Province of Lower Silesia

The Province of Lower Silesia (German: Provinz Niederschlesien; Silesian German: Provinz Niederschläsing; Polish: Prowincja Dolny Śląsk; Silesian: Prowincyjŏ Dolny Ślůnsk) was a province of the Free State of Prussia from 1919 to 1945. Between 1938 and 1941 it was reunited with Upper Silesia as the Province of Silesia. The capital of Lower Silesia was Breslau (now Wrocław in Poland). The province was further divided into two administrative regions (Regierungsbezirke), Breslau and Liegnitz.[1]

Province of Lower Silesia
Provinz Niederschlesien  (German)
Province of Prussia
1919–1938
1941–1945
Weimar Republic - Prussia - Lower Silesia (1925).svg
Province of Lower Silesia (red)
within the Free State of Prussia.
CapitalBreslau (now Wrocław)
Area 
• 1925
26,616 km2 (10,276 sq mi)
Population 
• 1925
3,132,135
History 
• Established
1919
• Merged into Silesia Province
1938–1941
• Disestablished
1945
Preceded by
Succeeded by
Province of Silesia
Lubusz Voivodeship
Lower Silesia Voivodeship
Opole Voivodship
Saxony
Brandenburg
Today part of Germany
 Poland

The province was not congruent with the historical region of Lower Silesia, which now lies mainly in Poland. It additionally comprised the Upper Lusatian districts of Görlitz, Rothenburg and Hoyerswerda in the west, that until 1815 had belonged to the Kingdom of Saxony, as well as the former County of Kladsko in the southeast.

The province was disestablished at the end of World War II and with the implementation of the Oder–Neisse line in 1945, the area east of the Neisse river fell to the Republic of Poland. The smaller western part was incorporated into the German states of Saxony and Brandenburg.

Administrative regions[2]Edit

Regierungsbezirk BreslauEdit

Urban districts / StadtkreiseEdit

  1. City of Breslau
  2. City of Brieg
  3. City of Schweidnitz
  4. City of Waldenburg

Rural districts / LandkreiseEdit

  1. Landkreis Breslau
  2. Landkreis Brieg
  3. Landkreis Frankenstein
  4. Landkreis Glatz
  5. Landkreis Groß Wartenberg
  6. Landkreis Guhrau
  7. Landkreis Habelschwerdt
  8. Landkreis Militsch
  9. Landkreis Namslau
  10. Landkreis Neumarkt
  11. Landkreis Oels
  12. Landkreis Ohlau
  13. Landkreis Reichenbach (im Eulengebirge)
  14. Landkreis Schweidnitz
  15. Landkreis Strehlen
  16. Landkreis Trebnitz
  17. Landkreis Waldenburg
  18. Landkreis Wohlau

Regierungsbezirk LiegnitzEdit

 
Map of Silesia, showing the historical location of Lower Silesia (Liegnitz), Middle Silesia (Breslau), and Upper Silesia (Oppeln)
 
1905 administrative map of Silesia, showing Lower Silesia in green, Middle Silesia in yellow, and Upper Silesia in pink

Urban districts / StadtkreiseEdit

  1. City of Glogau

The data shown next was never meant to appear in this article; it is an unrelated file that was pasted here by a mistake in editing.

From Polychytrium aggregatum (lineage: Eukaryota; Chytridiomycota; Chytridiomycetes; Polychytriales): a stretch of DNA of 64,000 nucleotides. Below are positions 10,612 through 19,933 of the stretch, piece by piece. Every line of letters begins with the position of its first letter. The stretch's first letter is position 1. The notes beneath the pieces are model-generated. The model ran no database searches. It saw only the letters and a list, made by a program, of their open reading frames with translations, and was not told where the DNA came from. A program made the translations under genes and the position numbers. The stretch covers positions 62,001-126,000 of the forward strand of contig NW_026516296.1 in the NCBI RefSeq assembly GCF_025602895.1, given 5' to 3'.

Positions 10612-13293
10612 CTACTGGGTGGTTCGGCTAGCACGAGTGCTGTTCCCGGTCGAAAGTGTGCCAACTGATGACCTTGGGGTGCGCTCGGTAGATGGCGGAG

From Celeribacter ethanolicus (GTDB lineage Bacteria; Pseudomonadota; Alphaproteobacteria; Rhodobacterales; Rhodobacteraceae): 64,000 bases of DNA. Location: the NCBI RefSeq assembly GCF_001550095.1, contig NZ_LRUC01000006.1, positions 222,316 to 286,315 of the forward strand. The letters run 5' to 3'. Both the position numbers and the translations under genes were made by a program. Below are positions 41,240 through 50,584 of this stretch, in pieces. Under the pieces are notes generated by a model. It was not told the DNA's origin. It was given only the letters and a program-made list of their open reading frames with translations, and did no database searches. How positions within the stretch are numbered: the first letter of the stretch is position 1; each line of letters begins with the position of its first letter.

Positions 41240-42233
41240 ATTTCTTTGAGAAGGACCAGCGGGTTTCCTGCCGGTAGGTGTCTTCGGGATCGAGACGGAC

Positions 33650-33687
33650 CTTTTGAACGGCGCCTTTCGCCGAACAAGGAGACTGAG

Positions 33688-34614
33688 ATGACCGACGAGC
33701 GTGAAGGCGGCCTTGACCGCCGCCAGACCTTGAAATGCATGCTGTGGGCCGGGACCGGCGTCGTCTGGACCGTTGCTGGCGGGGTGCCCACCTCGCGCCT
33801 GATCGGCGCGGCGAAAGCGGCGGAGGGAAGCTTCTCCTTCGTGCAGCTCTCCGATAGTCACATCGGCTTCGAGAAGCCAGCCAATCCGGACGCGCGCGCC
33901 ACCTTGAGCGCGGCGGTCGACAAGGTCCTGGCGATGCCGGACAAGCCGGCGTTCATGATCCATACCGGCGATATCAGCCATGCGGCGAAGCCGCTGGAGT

2. City of Görlitz
  3. City of Hirschberg im Riesengebirge
  4. City of Liegnitz

Rural districts / LandkreiseEdit

  1. Landkreis Bunzlau
  2. Landkreis Fraustadt
  3. Landkreis Freystadt i. Niederschles.
  4. Landkreis Glogau
  5. Landkreis Görlitz
  6. Landkreis Goldberg
  7. Landkreis Grünberg
  8. Landkreis Hirschberg
  9. Landkreis Hoyerswerda
  10. Landkreis Jauer
  11. Landkreis Landeshut
  12. Landkreis Lauban
  13. Landkreis Liegnitz
  14. Landkreis Löwenberg
  15. Landkreis Lüben
  16. Landkreis Rothenburg (Ob. Laus.)
  17. Landkreis Sprottau

Post-1945 populationEdit

During the Polish post-war census of December 1950, data about the pre-war places of residence of the inhabitants as of August 1939 was collected. In case of children born between September 1939 and December 1950, their origin was reported based on the pre-war places of residence of their mothers. Thanks to this data it is possible to reconstruct the pre-war geographical origin of the post-war population. The same area corresponding to pre-1938 Province of Lower Silesia east of the Oder-Neisse line (which became Polish in 1945) was inhabited in December 1950 by:

1950 population by place of residence back in 1939:[3]
Region (within 1939 borders): Number Percent
Autochthons (1939 DE/FCD citizens) 120,885 6,1%
Polish expellees from Kresy (USSR) 696,739 35,3%
Poles from abroad except the USSR 91,395 4,6%
Resettlers from the City of Warsaw 61,862 3,1%
From Warsaw region (Masovia) 69,120 3,5%
From Białystok region and Sudovia 23,515 1,2%
From pre-war Polish Pomerania 54,564 2,8%
Resettlers from Poznań region 172,163 8,7%
Katowice region (East Upper Silesia) 66,362 3,4%
Resettlers from the City of Łódź 16,483 0,8%
Resettlers from Łódź region 96,185 4,9%
Resettlers from Kielce region 141,748 7,2%
Resettlers from Lublin region 70,622 3,6%
Resettlers from Kraków region 156,920 7,9%
Resettlers from Rzeszów region 110,188 5,6%
place of residence in 1939 unknown 26,586 1,3%
Total pop. in December 1950 1,975,337 100,0%

Over 90% of the 1950 inhabitants were new to the region, with less than 10% residing in the province already back in August 1939 (so called autochthons, who had German citizenship before World War II and were granted Polish citizenship after 1945). The largest group among new inhabitants were Poles expelled from areas of Eastern Poland annexed by the USSR. The second largest group came from Southern Poland (from Kraków, Rzeszów, Lublin, Kielce and Katowice regions in total 28%) followed by Greater Poland. Many Poles from Bosnia settled around Bolesławiec.

See alsoEdit

ReferencesEdit

  1. ^ Division of Siliesia Province
  2. ^ Administrative divisions of Lower and Upper Silesia (in German)
  3. ^ Kosiński, Leszek (1960). "Pochodzenie terytorialne ludności Ziem Zachodnich w 1950 r. [Territorial origins of inhabitants of the Western Lands in year 1950]" (PDF). Dokumentacja Geograficzna (in Polish). Warsaw: PAN (Polish Academy of Sciences), Institute of Geography. 2: Tabela 1 (data by county) – via Repozytorium Cyfrowe Instytutów Naukowych.